Anne K. Pecora, a lawyer and retired University of Baltimore law professor whose legal practice encompassed elder law, environmental protection and civil rights, died Dec. 15 of a brain hemorrhage at Maryland General Hospital. She was 62.
Anne Kluge was born in Buffalo, N.Y., and raised in Orlando, Fla., and Severna Park.
She was a 1964 graduate of Severna Park High School and earned a bachelor's degree in political science and economics from the University of Maryland, College Park in 1968.
Ms. Pecora earned her law degree from the University of Baltimore in 1973 and a master's degree in liberal arts from the Johns Hopkins University in 1982.
"We were political activists in the 1960s and participated in all of the major anti-war and civil rights demonstrations," said Richard F. "Rick" Pecora, a Baltimore attorney and former state environmental secretary, who met his future wife when both were students at College Park. They married in 1967.
"Anne was a person who was looking for social change. She always wanted to look out for the little guy and help the underdog," Mr. Pecora said.
"She believed change could be accomplished without burning down the Capitol. However, she didn't back down, wasn't afraid of bureaucrats, and was always pleasant and gracious," he said.
Ms. Pecora began her legal career working as an attorney for Volunteers in Service to America, known as VISTA, and as a staff attorney for the Legal Aid Bureau.
In 1975, Ms. Pecora became director of the Elder Law Representation Project of Baltimore City, a University of Baltimore Law School clinical program, which she directed until 1992.
"As director of the University of Baltimore's legal counseling service for the elderly, she has helped people in fights with the landlord, aided those beset with lawsuits, sued government commissions and fought numerous legal battles for Baltimoreans over 60," said a 1975 profile in The Sun.
During her 30-year tenure on the University of Baltimore Law School faculty, Ms. Pecora taught civil procedure and elder law.
"Anne was a tireless, passionate pioneer in advocating for seniors, for people with disabilities, and for clinical legal education," Jason Frank, an attorney, who was hired by Ms. Pecora in 1983 to staff the Legal Services for Senior Citizens clinic in Baltimore County, wrote in an e-mail to colleagues.
Mr. Frank wrote that her students "learned to practice law by advocating for seniors in UB's Legal Services for Senior Citizens program as well as in clinical programs that gave students experience in criminal practice, juvenile law and prisoners' rights. And they loved her."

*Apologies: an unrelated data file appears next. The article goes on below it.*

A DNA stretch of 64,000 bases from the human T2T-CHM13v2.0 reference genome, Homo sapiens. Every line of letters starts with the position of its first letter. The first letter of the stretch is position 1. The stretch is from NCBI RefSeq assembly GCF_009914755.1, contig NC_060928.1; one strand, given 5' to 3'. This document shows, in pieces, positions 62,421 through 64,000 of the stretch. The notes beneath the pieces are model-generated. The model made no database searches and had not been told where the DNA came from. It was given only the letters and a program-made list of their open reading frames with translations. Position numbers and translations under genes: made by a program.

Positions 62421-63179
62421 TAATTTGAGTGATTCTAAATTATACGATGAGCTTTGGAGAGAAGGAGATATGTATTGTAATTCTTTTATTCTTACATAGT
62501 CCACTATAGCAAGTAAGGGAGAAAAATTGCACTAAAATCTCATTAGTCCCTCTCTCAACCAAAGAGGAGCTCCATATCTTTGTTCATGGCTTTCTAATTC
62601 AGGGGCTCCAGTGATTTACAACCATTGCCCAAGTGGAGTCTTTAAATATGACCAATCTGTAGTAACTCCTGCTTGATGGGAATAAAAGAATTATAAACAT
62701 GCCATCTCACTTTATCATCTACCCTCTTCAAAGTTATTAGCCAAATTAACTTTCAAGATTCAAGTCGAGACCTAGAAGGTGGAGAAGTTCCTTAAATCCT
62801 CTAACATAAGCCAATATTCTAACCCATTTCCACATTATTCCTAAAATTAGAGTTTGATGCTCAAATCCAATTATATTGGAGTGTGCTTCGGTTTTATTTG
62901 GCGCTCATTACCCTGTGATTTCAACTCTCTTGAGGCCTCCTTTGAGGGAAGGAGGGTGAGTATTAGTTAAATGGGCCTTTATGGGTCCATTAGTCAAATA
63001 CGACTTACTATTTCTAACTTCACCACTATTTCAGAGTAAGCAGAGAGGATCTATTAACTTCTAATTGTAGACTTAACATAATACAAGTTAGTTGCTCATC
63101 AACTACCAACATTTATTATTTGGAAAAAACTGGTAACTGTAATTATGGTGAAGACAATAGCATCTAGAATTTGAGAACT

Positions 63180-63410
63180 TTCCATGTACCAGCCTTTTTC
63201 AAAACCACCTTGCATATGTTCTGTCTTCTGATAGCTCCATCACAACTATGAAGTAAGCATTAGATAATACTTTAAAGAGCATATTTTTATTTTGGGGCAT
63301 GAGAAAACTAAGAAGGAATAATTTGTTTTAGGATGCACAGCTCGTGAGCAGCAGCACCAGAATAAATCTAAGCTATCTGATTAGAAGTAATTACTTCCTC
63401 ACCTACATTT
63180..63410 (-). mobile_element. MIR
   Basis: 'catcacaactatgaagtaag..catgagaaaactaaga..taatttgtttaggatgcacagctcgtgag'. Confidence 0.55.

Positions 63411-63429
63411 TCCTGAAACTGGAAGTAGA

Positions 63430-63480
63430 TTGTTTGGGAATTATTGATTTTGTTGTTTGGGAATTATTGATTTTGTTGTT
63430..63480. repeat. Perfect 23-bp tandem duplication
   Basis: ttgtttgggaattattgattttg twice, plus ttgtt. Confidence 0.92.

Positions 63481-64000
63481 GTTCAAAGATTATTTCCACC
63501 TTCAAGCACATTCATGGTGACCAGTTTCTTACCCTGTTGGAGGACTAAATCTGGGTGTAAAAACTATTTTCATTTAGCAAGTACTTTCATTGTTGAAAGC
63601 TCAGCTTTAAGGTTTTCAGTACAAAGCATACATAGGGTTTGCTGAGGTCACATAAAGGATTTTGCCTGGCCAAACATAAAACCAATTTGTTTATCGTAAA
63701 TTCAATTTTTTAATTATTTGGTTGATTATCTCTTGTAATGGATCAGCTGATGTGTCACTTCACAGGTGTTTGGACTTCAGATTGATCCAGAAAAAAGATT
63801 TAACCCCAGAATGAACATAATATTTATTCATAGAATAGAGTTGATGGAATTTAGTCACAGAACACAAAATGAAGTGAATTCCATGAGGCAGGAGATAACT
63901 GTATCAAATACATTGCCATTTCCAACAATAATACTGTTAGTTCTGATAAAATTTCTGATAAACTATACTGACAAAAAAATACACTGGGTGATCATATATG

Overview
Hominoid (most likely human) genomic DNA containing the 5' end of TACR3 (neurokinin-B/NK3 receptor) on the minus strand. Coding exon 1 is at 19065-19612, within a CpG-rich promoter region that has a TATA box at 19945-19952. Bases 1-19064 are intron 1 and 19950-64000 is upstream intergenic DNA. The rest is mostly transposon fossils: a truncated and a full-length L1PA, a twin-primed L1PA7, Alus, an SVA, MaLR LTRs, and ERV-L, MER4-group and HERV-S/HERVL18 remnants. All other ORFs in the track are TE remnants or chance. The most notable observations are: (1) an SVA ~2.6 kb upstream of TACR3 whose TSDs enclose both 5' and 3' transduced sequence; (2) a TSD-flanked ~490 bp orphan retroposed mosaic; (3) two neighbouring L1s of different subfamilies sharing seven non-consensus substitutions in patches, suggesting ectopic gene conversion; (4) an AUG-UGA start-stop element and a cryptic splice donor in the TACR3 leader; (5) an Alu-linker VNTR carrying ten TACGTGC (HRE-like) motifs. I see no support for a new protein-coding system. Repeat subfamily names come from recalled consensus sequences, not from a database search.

He added: "Her impassioned advocacy resulted in appellate court decisions that made real, positive differences in the lives of thousands."
Because of her work, Ms. Pecora was known as the "warrior for the forgotten" and the "people's lawyer."
In 2005, Ms. Pecora was presented the Legacy of Excellence in Litigation Award by the law school.
"She did have a passion for her clients which inspired her students," said Jane C. Murphy, the associate dean for academic affairs and law professor at the University of Baltimore Law School, who was a close friend of 20 years. "While she respected everyone, Anne was not impressed by titles. She was outspoken and said her piece on her own terms."
Ms. Pecora's articles dealing with law for the elderly and administrative law issues were published in the Villanova Law Review, Arkansas Law Review and the University of Illinois Elder Law Review.
After retiring from the Universtiy of Baltimore three years ago, Ms. Pecora practiced law with her husband and his brother, Robin J. Pecora, in their Baltimore law firm.
If Ms. Pecora was outspoken in her manner of speech, she brought the same quality to her style of dress.
In a 1996 article in The Sun, the Bolton Hill resident explained that "I do that preppy-hippie or aging hippie style. Mainstream bohemian."
She also said that she eschewed "tight-fitting pants and black hair."
Ms. Pecora was a Unitarian and was a member of the board of Allied Contractors Inc.
"Her hobbies were collecting law students, kayaking, canoeing and environmental touring. In that order," her husband said.
Plans for a memorial service to be held in the spring at the law school were incomplete yesterday.
Also surviving are a son, Andrew J. Pecora of Kingsville; her mother, Jean Kluge of Bradenton, Fla.; two brothers, John Kluge of Shreveport, La., and Robert Kluge of Harrisburg, Pa.; a sister, Janet Turnburke of Nederland, Colo.; and two grandsons.